More on priorities: Looking at Roberto Di Matteo's squad selection

LONDON, ENGLAND - MAY 05: Chelsea celebrate with the FA Cup Trophy during the FA Cup with Budweiser Final match between Liverpool and Chelsea at Wembley Stadium on May 5, 2012 in London, England. (Photo by Shaun Botterill/Getty Images)

Yesterday's game was awful. There's just no other way to put it. While the squad we ran out on the pitch was clearly not our strongest, it should certainly have been good enough to produce a better result than whatever that was. They failed miserably, and today we're stuck trying to figure out why. Was it motivation? Fatigue? Lousy players? Were Liverpool just that good?*

*They weren't...they still kind of sucked. We just sucked harder.

Graham did a piece earlier today looking at how we've prioritized things since Roberto Di Matteo has taken charge. That got me thinking...how exactly has Di Matteo been selecting his squad since he took over? He's been in charge for 19 games now, so we're beginning to have a large enough sample to make educated judgments about how he selects his players. Hit the jump and we'll start to look at how Di Matteo has used his squad (and we're not looking at keepers...sorry Petr).

Those of you that have been reading for a while will probably remember this piece which looked at how the old boss was handing out minutes based on age groups. It came to the conclusion that Chelsea FC were more heavily reliant on older players than the rest of the better teams in the Premier League. We've also had a ridiculously busy fixture list since Di Matteo took over, and if he's truly relying on the old guard to get us through the schedule we'll probably see results more skewed to the older crowd than we did in the linked article. But why speculate when I have the data right here, broken down into both cup and league minutes by age group...

Rdmbreakdown1_medium

Compare that to this, which is the way both Ancelotti and AVB handed out playing time:

Carlo_vs_avb_medium

Surprised? I was. Roberto Di Matteo has actually been far less reliant on our 30+ crowd than either of his predecessors. That was certainly not the result I expected to come across when I started digging into the data. What's also striking is just how little difference there has been in the two different types of competitions and how he distributes minutes. The 23 and under crowd isn't getting a ton of time in the cups, but that's more or less what you'd expect and the only real difference between the two sets of data.

From this data, I'd conclude that Di Matteo is not in fact relying on the "old guard" to win us cup games. My next question was how specific players were used in league versus cup games, so with that in mind I broke out the calculator and started going through match reports. There are quite a few players to look at, so I broke them down into the same three groups we used above to clean up the graphs somewhat. All of these guys are sorted left to right by age, Mikel and Luiz actually share the same date of birth. First, the kiddies:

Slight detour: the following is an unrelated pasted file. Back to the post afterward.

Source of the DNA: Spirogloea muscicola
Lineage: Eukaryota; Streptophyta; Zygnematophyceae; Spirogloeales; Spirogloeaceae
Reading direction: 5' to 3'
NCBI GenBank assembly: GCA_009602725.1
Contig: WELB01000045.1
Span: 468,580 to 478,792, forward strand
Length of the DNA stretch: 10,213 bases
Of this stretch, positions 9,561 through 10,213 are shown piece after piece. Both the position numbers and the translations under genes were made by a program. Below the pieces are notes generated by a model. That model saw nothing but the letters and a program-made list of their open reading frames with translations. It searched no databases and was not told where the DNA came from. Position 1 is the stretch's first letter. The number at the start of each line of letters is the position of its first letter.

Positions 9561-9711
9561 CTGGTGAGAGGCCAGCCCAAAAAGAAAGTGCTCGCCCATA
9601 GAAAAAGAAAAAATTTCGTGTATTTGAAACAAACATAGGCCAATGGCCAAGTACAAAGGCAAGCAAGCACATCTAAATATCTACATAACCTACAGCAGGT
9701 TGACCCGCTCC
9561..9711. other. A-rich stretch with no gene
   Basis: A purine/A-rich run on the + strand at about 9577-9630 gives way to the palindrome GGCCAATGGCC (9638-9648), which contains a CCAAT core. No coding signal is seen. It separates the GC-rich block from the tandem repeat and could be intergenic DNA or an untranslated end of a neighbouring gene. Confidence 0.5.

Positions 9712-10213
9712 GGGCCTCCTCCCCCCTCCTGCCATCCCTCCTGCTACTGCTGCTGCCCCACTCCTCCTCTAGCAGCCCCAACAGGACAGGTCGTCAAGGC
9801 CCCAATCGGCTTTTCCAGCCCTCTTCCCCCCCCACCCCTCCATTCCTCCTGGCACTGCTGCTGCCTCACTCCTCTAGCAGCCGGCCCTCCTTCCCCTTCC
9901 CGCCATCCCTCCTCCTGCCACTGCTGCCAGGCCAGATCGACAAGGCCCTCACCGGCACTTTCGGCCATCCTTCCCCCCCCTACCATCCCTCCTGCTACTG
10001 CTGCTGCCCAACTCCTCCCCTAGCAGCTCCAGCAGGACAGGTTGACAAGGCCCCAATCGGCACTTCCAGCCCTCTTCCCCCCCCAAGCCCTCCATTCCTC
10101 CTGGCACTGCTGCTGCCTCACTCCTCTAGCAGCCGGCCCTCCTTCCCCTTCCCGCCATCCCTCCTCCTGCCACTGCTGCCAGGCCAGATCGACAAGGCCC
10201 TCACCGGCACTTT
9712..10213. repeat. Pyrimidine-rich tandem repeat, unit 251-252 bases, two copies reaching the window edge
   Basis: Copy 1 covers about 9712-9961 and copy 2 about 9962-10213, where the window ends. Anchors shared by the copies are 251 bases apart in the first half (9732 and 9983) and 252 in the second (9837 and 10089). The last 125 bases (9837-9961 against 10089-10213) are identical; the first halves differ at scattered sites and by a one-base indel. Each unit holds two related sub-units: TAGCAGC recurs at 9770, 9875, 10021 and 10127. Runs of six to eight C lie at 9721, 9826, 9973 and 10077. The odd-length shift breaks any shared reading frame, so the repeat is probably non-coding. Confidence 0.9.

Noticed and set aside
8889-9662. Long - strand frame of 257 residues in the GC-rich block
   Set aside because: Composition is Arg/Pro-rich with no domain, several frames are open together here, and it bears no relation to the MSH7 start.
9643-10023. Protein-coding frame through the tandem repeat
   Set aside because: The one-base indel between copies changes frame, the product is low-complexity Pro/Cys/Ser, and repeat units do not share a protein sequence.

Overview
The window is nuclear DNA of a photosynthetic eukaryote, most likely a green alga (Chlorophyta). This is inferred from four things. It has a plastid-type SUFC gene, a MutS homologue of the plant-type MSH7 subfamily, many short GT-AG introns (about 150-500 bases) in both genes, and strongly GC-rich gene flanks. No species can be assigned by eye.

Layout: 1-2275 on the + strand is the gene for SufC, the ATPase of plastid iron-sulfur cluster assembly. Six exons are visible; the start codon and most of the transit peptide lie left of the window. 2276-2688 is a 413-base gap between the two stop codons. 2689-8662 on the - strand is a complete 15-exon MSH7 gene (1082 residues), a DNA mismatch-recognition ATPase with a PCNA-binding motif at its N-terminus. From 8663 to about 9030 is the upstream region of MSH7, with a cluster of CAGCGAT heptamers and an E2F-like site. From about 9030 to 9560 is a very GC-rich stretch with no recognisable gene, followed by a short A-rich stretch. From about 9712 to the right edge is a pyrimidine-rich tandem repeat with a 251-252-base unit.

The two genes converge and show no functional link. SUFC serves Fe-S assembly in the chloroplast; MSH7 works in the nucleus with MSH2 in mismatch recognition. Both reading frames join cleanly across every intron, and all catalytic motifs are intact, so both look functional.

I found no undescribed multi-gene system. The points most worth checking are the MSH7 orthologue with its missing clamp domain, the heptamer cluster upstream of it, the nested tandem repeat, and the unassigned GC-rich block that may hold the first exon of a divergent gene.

Babycupleague_medium

Now we'll take a look at the players in their prime years:

Corecupleague_medium

And finally we have the moldy oldies:

30pluscupleague_medium

A pair of notes first: We probably can't read much into the use of our center backs from this data, as injury and suspension have pretty much forced Roberto Di Matteo's hand in that regard. It's probably also inflated the minutes for Paulo and Bossy, as Ivanovic playing in the center has created a need for them to play more. The 120 minute Napoli game may also be a bit of an outlier, as RDM inherited an aggregate deficit that forced us into a very attacking style of play.

Centerbacks aside, I think you can all see some patterns pretty clearly from this data. Certain players are seeing far more time in the league, while others have seen their minutes spike in the cup competitions. Assuming that Di Matteo has prioritized the two cups over the league (and it's pretty obvious that he has), this really does give us a look at who Di Matteo seems to trust in big games. While Drogba and Lampard are the guys the media generally note as being our most important, the data would indicate that Ramires, Mata, Ashley Cole, and Mikel are the members of the squad that Di Matteo actually can't live without*. Salomon Kalou and Raul Meireles also see significantly more minutes in cup games than they do in the league, take that for what you will.

*Mikel has played every minute of our cup games outside of the Napoli game in which we were chasing a lead from the first minute. Think Di Matteo rates him?

Obviously data like this is open to interpretation, as many factors will not be taken into account by just looking at the numbers. It's interesting to look at none the less, as it certainly does bring up some surprising details in this case. While AVB had his "project", Di Matteo has actually played a significantly younger squad in general than either of his predecessors while making this potential cup double winning run. Feel free to leave your thoughts below, it's certainly some interesting data to digest.

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